I am trying to understand what's best to start this problem.

## Should I use U-substitution for finding the Integral of X^2/(x^2 + x-6)

# 4 Answers

You can use partial fraction.

x^2/(x^2 + x-6)

= (x^2+x-6-x+6)/[(x+3)(x-2)]

= 1 - (x-6)/[(x+3)(x-2)]

Let (x-6)/[(x+3)(x-2)] = A/(x+3) + B/(x-2)

Multiply both sides by x^2+x-6,

- (x-6) = A(x-2) + B(x+3)

Let x = -3,

9 = -5A => A = -9/5

Let x = 2,

4 = 5B => B = 4/5

So, the integral becomes

∫1 - (9/5)/(x+3) + (4/5)/(x-2) dx

= x - (9/5)ln|x+3| + (4/5)ln|x-2| + c <==Answer

Let' sstart with transforming the denominator.

x^{2} + x - 6 = (x+3)(x-2) (1)

Its reciprocal equals

1/[(x+3)(x-2] = (1/5)[(1/(x-2)) - (1/(x+3))] (2)

Thus, your function to be integrated is the differebce of two rational functions -

(1/5) x^{2}/(x-2) and (1/5)x^{2}/(x+3) (3)

Now let's transform these expressions to make them intregrable (without 1/5 coefficient).

In the first one subtract and add 4 to x^{2, }and in the second one subtract and add 9 to x^{2}. We have

(if we make use of the standard formula a^{2} - b^{2} = (a+b)(a-b) (notice: 4 = 2^{2} and 9 = 3^{2}))

x^{2}/(x-2) = (x^{2} - 4 + 4)/(x-2) = (x^{2} - 4)/(x-2) + 4 /(x-2) = x + 2 + [4/(x-2)] (4)

and

x^{2}/(x+3) = (x^{2} -9 +9)/(x+3) =(x^{2} -9)/(x+3) + 9/(x+3) = x - 3 + [9/(x+3)] (5)

If you subtract these two expressions you will obtain:

5 + 4/(x-2) - 9/(x+3)

Thus, your integral becomes:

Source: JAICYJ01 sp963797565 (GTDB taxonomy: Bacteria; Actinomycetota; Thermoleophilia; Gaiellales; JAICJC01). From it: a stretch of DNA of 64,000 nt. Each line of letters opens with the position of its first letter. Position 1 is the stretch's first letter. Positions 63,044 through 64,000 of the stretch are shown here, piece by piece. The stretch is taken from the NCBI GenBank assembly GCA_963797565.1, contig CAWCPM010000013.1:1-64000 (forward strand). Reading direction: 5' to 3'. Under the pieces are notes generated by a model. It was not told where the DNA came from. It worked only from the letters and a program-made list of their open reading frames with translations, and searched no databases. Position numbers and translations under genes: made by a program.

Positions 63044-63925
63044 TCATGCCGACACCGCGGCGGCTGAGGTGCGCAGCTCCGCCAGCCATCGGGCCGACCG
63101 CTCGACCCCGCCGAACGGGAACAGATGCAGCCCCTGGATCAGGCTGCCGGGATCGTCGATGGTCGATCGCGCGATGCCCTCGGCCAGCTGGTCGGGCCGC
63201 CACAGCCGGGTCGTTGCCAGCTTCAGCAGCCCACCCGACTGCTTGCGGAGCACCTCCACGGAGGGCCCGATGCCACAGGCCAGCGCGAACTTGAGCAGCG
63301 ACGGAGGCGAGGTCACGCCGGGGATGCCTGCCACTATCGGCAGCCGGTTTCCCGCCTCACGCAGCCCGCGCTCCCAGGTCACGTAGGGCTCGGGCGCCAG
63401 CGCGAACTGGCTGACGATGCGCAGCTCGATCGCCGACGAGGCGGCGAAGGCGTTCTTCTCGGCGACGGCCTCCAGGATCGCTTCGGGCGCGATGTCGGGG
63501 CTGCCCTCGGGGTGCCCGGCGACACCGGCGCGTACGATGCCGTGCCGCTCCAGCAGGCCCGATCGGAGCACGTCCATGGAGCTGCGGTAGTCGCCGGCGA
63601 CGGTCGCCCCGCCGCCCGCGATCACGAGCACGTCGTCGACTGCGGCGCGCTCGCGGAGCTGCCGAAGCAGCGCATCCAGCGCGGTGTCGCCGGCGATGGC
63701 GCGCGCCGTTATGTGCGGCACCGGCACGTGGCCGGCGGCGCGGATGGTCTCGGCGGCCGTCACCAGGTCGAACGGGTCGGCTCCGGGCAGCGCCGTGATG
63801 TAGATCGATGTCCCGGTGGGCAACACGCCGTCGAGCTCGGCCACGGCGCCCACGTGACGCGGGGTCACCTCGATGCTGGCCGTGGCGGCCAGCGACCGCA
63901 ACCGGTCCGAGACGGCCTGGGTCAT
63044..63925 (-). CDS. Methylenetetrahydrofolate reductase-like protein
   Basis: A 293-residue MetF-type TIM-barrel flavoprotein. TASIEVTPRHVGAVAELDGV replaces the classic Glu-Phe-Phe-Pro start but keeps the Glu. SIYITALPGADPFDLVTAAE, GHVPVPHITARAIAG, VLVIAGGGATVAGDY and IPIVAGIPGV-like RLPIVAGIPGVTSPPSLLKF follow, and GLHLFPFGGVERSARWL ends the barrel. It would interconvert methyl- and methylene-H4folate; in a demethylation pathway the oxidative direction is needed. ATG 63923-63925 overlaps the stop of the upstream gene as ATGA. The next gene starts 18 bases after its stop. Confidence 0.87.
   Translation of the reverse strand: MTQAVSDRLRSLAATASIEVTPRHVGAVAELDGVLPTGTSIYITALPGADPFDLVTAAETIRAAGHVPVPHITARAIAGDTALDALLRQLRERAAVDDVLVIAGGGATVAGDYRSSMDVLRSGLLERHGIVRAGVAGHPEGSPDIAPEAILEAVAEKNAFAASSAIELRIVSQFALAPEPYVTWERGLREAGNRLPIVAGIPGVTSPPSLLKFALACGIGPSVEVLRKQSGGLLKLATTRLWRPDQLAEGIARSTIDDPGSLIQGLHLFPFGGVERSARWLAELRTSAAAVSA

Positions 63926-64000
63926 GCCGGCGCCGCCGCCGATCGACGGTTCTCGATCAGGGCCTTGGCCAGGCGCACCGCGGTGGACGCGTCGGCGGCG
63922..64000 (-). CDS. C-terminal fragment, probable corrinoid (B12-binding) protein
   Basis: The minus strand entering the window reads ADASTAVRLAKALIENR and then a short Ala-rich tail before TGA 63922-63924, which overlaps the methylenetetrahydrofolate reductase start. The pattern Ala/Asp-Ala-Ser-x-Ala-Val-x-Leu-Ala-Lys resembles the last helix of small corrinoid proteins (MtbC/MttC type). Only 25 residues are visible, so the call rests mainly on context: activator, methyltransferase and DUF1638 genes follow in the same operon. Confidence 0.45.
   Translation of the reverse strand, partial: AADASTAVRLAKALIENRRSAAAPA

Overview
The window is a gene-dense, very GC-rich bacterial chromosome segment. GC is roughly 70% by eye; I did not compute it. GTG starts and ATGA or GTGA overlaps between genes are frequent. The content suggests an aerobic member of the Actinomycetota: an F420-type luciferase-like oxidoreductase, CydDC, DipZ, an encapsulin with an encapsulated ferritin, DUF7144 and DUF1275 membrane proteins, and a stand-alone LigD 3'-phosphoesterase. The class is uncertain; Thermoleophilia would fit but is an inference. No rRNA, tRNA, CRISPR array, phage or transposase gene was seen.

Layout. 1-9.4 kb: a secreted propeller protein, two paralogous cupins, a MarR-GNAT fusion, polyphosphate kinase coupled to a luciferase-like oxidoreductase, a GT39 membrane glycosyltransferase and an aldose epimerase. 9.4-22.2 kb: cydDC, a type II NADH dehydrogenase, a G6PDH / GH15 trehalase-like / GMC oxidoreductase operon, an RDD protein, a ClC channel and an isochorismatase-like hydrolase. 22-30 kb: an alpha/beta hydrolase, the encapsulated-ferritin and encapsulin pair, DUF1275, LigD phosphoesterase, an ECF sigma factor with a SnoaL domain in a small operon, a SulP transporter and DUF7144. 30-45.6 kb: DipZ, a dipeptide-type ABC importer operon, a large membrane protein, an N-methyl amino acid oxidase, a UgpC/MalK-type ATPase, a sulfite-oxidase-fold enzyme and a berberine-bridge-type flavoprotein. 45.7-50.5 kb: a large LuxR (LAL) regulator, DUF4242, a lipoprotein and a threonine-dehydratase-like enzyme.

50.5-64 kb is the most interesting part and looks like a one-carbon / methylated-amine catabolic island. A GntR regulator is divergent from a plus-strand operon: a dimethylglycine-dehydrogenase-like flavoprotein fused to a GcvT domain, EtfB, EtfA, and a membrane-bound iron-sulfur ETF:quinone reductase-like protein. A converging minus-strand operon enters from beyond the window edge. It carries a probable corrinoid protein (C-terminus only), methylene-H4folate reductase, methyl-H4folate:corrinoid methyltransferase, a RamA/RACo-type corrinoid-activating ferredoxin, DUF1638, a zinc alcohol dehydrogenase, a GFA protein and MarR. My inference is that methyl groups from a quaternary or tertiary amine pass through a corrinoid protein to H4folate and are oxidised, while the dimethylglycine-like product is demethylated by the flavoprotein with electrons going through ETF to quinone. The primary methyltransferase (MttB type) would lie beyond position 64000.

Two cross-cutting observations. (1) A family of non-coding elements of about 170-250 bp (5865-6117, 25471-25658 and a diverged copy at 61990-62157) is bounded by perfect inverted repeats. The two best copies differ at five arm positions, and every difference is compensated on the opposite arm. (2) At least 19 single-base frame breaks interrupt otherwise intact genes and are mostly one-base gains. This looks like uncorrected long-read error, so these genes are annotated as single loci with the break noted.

∫ [x^{2}/(x^{2} + x - 6)] = (1/5) [∫5 dx + 4 ∫dx/(x-2) - 9 ∫ dx/(x+3)] =

(1/5) [ 5x + 4ln(x-2) - 9 ln(x+3)] + C .

Please try integrating using partial fractions; factorize the denominator first.

This is a partial fractions problem. But notice that it's an improper fraction (because the highest power in the numerator is as large as the highest power in the denominator), so before you can apply the partial fractions technique, you need to use long
polynomial division to break it down to 1 - (x-6)/(x^{2}+x-6). Now it's the sum of two terms. The first term, 1, integrates immediately to x. The second term (which includes the minus sign that precedes it) is now a proper fraction (the highest
power in the numerator is lower than the highest power in the denominator), so now you can go ahead and use partial fractions (as demonstrated in Robert J's answer) to break it down. Once you've broken that fraction down to its two component fractions, you
can integrate them separately. Each one integrates as a natural logarithm (ln); if you're not confident about your integration of each of these, you should use u-substitution on each to clarify the situation.